Looking back at the summer of 2011, it surely was a fun one for cinema! The Autobots and Decepticons returned for another action-packed war on planet Earth, Harry Potter made one final stand, and the Apes took a mighty revolution! Not sure about you, but my adrenaline has been sky-high all summer long so a calm, cool, and quiet film like One Day was the perfect way to take a rest from the summer block-buster formula and enjoy a story over action for once. One Day isn't an epic romance that'll have you weeping tears, but the film moves at an easy, simple pace with an incredible performance from its lead actor. It's worth seeing just for that.
Receiving such horrid reactions from critics, it shocks me to see One Day standing in such a crossfire. The film is beautiful and even sometimes gorgeous to look at. Lone Scherfig, who directed the 2009 Oscar-winning drama, An Education, uses the same style of direction here with One Day, and thanks to her, the film is an absolutely stunning sight to see on the big-screen. Though Woody Allen has already won the spot for making Paris, London look as beautiful as it truly is this summer, Scherfig still creates a gorgeous moving portrait in film and for that, her work is worth an Oscar-nomination.
I can't say if this is a bad adaptation of the book or not, since I've never read the book, but fans of the novel have no one to blame but the author of the novel himself if this film is so a disgrace to the literature. David Nicholls received very positive reactions from the novel One Day and from what I hear he wrote the book beautifully, and though I cannot compare the book to the film here, the film is too written quite wonderful. The dialogue is fantastic and the character growth clicks intensely. If Emma and Dexter were both loved in the book, I'm sure they'll be loved in the film as well due to David Nicholls incredible work adapting his own characters. The best of all, One Day doesn't feel like an adapted Nicholas Sparks novel. The romance isn't over-the-top, and the characters aren't living in a soapy world. One Day is the most realistic romance-tale about life and above all I've seen in ages.
The biggest complaint from critics over One Day is the performance by Anne Hathaway. It puzzles me that she was even cast for the role to begin with, where an English actress would've been a much better route to go. As great a female actor Anne Hathaway is, she can't do every performance perfectly and here her biggest challenge is getting the English accent down. From my perspective, the accent wasn't as bad as its being bashed for, but Hathaway does slip on the tongue quite a few times and it was noticeable. Because of this, One Day sadly isn't the perfect film it could have been. By all means I love Anne Hathaway, but this performance just wasn't meant for her. Thankfully, her chemistry with the film's lead actor does make up for her performance and saves the film.
The lead actor in the film being Jim Sturgess, I'm pleasantly surprised that he gives one of the best performances I've seen not only seen this summer, but this year. Playing Dexter, Sturgess does an incredible job making the character very, very likeable and though sometimes the character seems like a hapless mess, the actor is on-top with the role and also pretty passionate. It's too early to tell if Sturgess will receive an Oscar-nomination for his performance, but based on what we've seen this year,...as of right now he is high up on my list.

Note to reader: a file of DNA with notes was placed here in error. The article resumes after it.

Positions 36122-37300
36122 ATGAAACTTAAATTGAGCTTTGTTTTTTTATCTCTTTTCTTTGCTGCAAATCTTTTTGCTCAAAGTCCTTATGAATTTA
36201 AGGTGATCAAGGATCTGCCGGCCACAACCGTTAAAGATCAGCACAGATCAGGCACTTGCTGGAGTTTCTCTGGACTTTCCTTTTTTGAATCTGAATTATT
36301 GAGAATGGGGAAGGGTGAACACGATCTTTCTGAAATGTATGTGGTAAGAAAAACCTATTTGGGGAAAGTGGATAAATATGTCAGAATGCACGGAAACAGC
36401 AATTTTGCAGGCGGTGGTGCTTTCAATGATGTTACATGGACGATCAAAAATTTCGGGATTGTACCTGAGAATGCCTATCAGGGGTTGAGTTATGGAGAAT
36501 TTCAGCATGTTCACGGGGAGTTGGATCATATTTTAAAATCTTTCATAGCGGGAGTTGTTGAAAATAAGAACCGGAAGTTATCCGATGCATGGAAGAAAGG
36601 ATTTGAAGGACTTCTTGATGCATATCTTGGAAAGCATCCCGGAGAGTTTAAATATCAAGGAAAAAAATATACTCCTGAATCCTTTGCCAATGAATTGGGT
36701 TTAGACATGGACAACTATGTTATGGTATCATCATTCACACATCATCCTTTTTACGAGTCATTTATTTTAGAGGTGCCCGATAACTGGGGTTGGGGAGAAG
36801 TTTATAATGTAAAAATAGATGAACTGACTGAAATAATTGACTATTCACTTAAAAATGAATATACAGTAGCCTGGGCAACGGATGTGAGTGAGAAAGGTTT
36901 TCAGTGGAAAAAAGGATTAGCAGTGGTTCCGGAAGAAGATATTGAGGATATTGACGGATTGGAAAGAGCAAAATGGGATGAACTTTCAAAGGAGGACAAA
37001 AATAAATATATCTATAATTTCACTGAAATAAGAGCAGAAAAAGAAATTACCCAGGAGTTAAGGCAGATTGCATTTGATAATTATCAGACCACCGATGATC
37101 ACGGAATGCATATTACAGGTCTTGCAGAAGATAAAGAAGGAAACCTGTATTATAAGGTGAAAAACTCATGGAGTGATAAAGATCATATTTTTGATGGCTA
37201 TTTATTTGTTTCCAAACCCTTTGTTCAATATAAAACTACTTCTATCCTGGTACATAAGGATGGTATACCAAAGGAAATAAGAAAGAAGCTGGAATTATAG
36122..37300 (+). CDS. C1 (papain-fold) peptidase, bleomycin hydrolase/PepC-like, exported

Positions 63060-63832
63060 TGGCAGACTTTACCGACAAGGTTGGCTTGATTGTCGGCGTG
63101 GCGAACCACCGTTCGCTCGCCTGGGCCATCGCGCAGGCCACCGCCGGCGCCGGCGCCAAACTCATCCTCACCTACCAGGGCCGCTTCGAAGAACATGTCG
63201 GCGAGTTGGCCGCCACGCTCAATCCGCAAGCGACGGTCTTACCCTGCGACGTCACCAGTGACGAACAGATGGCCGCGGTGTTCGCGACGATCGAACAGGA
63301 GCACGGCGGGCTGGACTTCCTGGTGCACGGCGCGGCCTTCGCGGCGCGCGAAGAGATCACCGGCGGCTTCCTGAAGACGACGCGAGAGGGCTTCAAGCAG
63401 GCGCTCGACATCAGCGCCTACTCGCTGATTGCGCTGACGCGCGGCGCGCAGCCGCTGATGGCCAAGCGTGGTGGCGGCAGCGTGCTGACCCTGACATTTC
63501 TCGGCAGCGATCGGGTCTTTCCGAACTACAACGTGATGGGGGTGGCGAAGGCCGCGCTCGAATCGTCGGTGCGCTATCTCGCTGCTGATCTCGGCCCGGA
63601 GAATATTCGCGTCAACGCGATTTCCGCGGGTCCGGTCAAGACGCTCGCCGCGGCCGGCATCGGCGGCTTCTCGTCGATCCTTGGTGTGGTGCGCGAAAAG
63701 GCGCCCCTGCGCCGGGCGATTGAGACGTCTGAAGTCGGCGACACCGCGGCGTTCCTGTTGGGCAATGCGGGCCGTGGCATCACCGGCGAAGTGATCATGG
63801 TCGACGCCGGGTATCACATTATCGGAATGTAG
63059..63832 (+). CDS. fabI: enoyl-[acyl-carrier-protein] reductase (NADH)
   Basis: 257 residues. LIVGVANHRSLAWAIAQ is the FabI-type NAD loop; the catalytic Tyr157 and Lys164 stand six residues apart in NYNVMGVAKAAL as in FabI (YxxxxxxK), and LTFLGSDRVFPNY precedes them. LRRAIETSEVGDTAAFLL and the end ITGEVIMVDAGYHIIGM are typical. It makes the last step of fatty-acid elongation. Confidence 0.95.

In order to follow a romance tale and be able to walk out taking away from it all, you have to have two characters that you A) root for and B) like. Both characters are very likeable even though one is an ass at times and the other has a fake accent. Hathaway's character Emma is a very independent woman who is smart, beautiful, but has not found herself just yet in life. She is passionate about writing but hasn't yet had her chance at the dream she's seeked her entire life. Dexter has found fame much easier than Emma, trough booze and woman. What amazes me most about One Day is the significant change in both character's personalities as the film progresses. It isn't days of romance, it's literally twenty years. The two-hour film lasts a lifetime for Emma and Dexter, and the fact that the movie does a great job making it feel real is incredible and for that they are easy lovers to root for.
Movies with unique premises are usually ones that please my standards quite high. Taking any ordinary date on the calendar, one where Emma and Dexter formally meet, every time a scene changes to the next day, it instead jumps to a year later. The film starting off on July 15th, 1988, the film journeys across a timeline a little more than twenty years long for both characters. Sometimes the characters are together on this date, other times not. What makes it unique is that sometimes interesting things will happen on the date, where in other scenes on different years its just another day where nothing interesting happens. We, the audience, don't get a peak at everything that goes on throughout the year and we have to follow the dialogue to follow what's going on and what we've missed since the previous July 15th.
It's interesting to watch and even though sometimes it is a tad bit annoying when the date changes at the strangest times during a scene, in the end it works out. This formula is a little similar to something that (500) Days of Summer pulled, and even though both films are extremely different, if you enjoyed that you'll probably like this movie as well. The performances by Anne Hathaway (even though not perfect) and Jim Sturgess especially make the movie an incredible watch. It's a shame this movie is taking back such negativity, because it doesn't deserve it one bit.
Thanks for the read!
-Written by Corey Wood